Youth Board Members Learn About Biomechanics, Water Purification and Space Travel at STEM Camp


STEM Camp students Jetta Tobacco, Savanah Jo Montileaux and Senior Counselor Janet Whiting met former astronaut Bernard Harris. Jetta and Savanah were selected to attend the STEM camp through a competitive selection process via a partnership between LCE and Rose-Hulman Institute of Technology. Photo credit: Bryan Cantwell, Rose-Hulman Communications and Marketing

Below is content from a press release issued today the Rose-Hulman Institute of Technology in Indiana, about a STEM Camp attended by Lakota Children’s Enrichment Youth Board members Savanah Jo Montileaux and Jetta Tobacco, from the Pine Ridge Reservation. They were accompanied on the trip by Savanah’s mother, Janet Whiting, who was hired as a counselor and a chaperone for the camp. LCE partnered with Rose-Hulman in the selection process to make this opportunity available to two students from the Pine Ridge Reservation, and to recruit a counselor from the community, to ensure an easy transition for the students’ trip away from home.

We are SO PROUD of Savanah and Jetta — we hear they are taking advantage of every single opportunity to learn!

We are grateful for the partnership and the support of the Rose-Hulman Team that worked with LCE to make this experience a reality! We are also grateful to the Bernard Harris and Exxon-Mobile Foundations for funding the counselor position and two camper positions for students from the Pine Ridge Reservation.


A report from the Rose-Hulman Press Office:

Middle School students Savanah Jo Montileaux and Jetta Tobacco learned about traveling in outer space from a man who has done it twice.

At a two-week science camp in Indiana, Montileaux and Tobacco met Bernard Harris, a medical doctor and former NASA astronaut who has logged more than 7 million miles in space in two different space missions. In 1995, Harris became the first African-American to walk in space.

Mars Lander Winners

Both Savanah and Jetta were on winning teams for the Mars Lander competition!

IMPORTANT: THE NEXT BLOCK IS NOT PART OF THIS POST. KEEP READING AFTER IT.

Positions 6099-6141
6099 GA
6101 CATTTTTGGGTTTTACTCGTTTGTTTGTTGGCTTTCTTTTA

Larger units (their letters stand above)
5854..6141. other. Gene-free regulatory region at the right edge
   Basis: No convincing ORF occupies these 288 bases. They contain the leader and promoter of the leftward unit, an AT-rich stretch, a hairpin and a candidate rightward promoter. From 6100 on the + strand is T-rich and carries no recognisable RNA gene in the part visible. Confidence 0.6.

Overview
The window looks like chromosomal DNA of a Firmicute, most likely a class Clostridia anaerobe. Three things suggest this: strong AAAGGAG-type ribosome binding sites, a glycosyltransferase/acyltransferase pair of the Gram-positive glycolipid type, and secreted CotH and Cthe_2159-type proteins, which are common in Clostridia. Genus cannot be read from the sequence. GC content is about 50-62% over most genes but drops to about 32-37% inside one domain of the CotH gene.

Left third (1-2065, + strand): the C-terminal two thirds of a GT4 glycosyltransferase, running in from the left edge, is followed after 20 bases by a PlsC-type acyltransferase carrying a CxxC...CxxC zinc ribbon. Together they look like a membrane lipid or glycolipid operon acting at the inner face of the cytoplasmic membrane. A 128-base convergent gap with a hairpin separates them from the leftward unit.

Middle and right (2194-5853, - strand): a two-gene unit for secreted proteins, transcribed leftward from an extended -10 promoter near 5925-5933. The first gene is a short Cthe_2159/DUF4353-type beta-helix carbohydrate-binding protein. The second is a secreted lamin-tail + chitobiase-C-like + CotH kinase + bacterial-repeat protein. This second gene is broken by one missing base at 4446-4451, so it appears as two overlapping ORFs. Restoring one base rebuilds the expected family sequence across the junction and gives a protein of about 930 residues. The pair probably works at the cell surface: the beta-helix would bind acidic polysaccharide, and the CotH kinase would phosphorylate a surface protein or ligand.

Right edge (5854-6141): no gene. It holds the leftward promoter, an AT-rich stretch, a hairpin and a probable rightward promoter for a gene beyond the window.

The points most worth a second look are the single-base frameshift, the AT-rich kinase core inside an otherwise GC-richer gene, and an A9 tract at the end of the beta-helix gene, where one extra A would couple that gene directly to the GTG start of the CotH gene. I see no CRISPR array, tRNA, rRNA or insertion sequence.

“I liked meeting him because he went to space and I think that’s very cool,” said Montileaux after meeting Harris at the ExxonMobil Bernard Harris Summer Science Camp at Rose-Hulman Institute of Technology in Terre Haute, Indiana. “It was really cool” meeting Harris, agreed Tobacco.

Montileaux and Tobacco, both age 12, were among more than 40 middle school students attending the camp, which is designed for kids from groups that are underrepresented in science, technology, engineering, and math (STEM) fields.

Most of the students at the Rose-Hulman ExxonMobil camp are from Indiana. Tobacco and Montileaux definitely came the greatest distance to attend.

Lakota Children’s Enrichment partnered with Rose-Hulman in the competitive selection process that brought the student’s to the camp. The organization also helped cover some of the students’ expenses.

“I’m glad this was their first experience away from home,” said Janet Whiting, Savanah Jo’s mother, a senior counselor at the camp. Whiting is a member of Lakota Children’s Enrichment’s Advisory Board.

Tobacco said her favorite part of the camp is learning about orthopedic biomechanics from Christine Buckley. Buckley, is an associate professor of biology and biomedical engineering at Rose-Hulman and executive director of the ExxonMobil camp.

Savanah LEB WEB

Savanah (left) with another camper in laboratory. Photo: Rose-Hulman

Montileaux said her favorite camp activity was learning to purify water using rocks, sand and other materials.

ExxonMobil Bernard Harris camps, of which there are 20 around the country, are provided free-of-charge to qualifying students. Harris visited the Rose-Hulman camp on Monday and stayed the entire morning, telling the students about his life, experiences in space and helping them with a “Mars Lander” project.

Tobacco is in the seventh grade at Wolf Creek School and Montileaux is in the seventh grade at Our Lady of Lourdes.

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About Rose-Hulman Institute of Technology

Founded in 1874, Rose-Hulman Institute of Technology is dedicated to preparing its students with the world’s best undergraduate science, engineering, and mathematics education in an environment infused with innovation, intellectual rigor, and individualized attention. The college, located in Terre Haute, Indiana, has an enrollment of approximately 2,200 undergraduate students and 100 graduate students. A national survey of engineering department deans and senior faculty, conducted for U.S. News & World Report’s College Guide, has consistently ranked Rose-Hulman and its academic programs No. 1 in undergraduate engineering education. Six of the institute’s professors were featured in The Princeton Review’s Best 300 Professors book, the only institution of higher learning in Indiana to be featured. Learn more at


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